Thru the Cycle President John Lonski revealed on Wednesday whether soaring inflation has hit a peak and argued that there is a "pretty good chance" of a recession by 2024.
The economist told "Varney & Co." on Wednesday that he believes inflation is close to a "temporary peak," which was likely set in March on a year-over-year basis, and explained how it "could speed up again."
"It may slow down, but unfortunately, it could speed up again if the U.S. economy regains momentum, but I don’t think that’s going to happen," Lonski told host Stuart Varney.
"I think growth is going to slow down, spending is going to slow down and that is what is necessary to contain price inflation."
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Lonski provided the insight as markets have been trading mixed on Wednesday with the tech-heavy NASDAQ Composite down nearly 30% year to date on fresh worries about a slowing economy.
Stocks have had some rough weeks in anticipation of and following the half-point interest rate hike by the Federal Reserve. It was the second of several anticipated increases this year as the central bank seeks to combat soaring inflation, which is at a high not seen in four decades.
The expectation now is that the Fed will take aggressive action to try and curb inflation, which remains near 40-year highs, according to the data for April released earlier this month, which has reduced investor appetite to hold assets perceived as higher risk.
Lonski spoke with Varney a few hours before the Federal Reserve is due to give insight into its decision-making by releasing minutes of its latest policy meeting.
He also noted on Wednesday that he believes spending on consumer services has been keeping the economy "alive," but warned that "there’s no guarantee that that’s going to continue indefinitely."
Earlier this month it was revealed that inflation cooled on an annual basis for the first time in months in April, but rose more than expected as supply chain constraints, the Russian war in Ukraine and strong consumer demand continued to keep consumer prices elevated.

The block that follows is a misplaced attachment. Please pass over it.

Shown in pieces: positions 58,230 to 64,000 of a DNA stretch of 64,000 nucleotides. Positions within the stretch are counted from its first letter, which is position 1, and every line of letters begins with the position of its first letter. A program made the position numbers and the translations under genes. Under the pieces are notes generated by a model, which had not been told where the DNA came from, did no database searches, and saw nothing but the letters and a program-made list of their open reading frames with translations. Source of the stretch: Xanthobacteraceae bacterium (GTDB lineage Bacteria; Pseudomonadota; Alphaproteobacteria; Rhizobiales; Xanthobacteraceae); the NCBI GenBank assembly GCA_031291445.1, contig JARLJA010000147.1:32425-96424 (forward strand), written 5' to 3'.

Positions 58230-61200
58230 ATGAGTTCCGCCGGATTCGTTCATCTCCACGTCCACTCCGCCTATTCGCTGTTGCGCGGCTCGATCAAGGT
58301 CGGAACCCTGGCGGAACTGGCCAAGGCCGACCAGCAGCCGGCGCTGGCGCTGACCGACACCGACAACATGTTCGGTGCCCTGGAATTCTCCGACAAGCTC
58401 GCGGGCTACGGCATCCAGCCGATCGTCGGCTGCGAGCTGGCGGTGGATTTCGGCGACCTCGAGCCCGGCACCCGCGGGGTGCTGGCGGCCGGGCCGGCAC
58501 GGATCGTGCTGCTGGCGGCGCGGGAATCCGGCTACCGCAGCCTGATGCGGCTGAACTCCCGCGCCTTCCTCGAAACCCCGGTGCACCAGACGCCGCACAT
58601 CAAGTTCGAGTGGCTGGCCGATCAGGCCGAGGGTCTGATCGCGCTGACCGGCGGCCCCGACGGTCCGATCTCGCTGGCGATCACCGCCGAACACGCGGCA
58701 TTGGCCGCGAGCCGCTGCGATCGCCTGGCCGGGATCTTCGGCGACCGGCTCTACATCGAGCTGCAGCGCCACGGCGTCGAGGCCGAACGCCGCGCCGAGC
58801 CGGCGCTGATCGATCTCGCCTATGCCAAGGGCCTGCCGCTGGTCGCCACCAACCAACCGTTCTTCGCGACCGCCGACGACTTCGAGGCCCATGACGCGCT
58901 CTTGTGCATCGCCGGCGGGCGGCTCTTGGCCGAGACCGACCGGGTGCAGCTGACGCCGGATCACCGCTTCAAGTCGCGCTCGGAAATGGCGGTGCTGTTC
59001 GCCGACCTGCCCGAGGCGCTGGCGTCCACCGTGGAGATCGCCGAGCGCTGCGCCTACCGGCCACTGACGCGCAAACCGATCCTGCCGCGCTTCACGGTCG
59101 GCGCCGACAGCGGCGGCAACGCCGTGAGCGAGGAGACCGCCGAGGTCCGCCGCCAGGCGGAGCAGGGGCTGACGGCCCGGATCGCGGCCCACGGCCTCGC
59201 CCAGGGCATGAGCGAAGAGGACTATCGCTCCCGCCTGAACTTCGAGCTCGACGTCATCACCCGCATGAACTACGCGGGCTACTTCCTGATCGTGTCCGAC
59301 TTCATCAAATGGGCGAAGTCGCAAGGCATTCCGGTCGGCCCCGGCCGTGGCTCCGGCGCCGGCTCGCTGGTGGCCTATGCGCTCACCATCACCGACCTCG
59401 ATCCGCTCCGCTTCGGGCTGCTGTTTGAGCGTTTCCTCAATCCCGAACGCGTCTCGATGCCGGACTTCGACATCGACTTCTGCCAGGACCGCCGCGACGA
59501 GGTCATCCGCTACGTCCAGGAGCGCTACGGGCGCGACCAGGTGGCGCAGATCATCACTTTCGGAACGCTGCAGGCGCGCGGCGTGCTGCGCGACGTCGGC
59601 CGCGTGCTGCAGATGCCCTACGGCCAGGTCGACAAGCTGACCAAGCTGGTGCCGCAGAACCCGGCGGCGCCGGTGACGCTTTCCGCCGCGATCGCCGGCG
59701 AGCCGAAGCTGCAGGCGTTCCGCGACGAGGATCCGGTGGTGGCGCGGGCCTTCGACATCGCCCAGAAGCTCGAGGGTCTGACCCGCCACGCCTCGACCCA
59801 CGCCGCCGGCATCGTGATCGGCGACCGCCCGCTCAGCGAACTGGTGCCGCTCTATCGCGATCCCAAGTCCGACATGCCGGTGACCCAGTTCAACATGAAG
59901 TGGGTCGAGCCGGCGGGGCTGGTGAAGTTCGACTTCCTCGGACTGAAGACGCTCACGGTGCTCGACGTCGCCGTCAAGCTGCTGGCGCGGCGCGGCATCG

The Labor Department said earlier this month that the consumer price index, a broad measure of the price for everyday goods including gasoline, groceries and rents, rose 8.3% in April from a year ago, below the 8.5% year-over-year surge recorded in March. Prices jumped 0.3% in the one-month period from March.
Those figures were both higher than the 8.1% headline figure and 0.2% monthly gain forecast by Refinitiv economists.
Lonski stressed on Wednesday that he doesn’t believe the U.S. will experience a recession immediately, but pointed to "shocking" new data, specifically new home sales, noting that data like that indicates "signs of unexpected weakness in the U.S. economy."
On Tuesday it was revealed sales of new single-family houses in the U.S. dropped significantly more than expected last month to the lowest level in two years as rising construction costs, home prices, interest rates and supply chain woes continue to batter the industry.
The U.S. Census Bureau's latest data shows the pace of new home sales fell by 16.6% in April from the month before at a seasonally adjusted rate of 591,000. Analysts surveyed by Refinitiv anticipated a dip of 1.7%.
The drop is 26.9% lower than a year ago, and the lowest since April 2020. This is the fourth straight month new home sales have declined.
FOX Business’ Breck Dumas contributed to this report.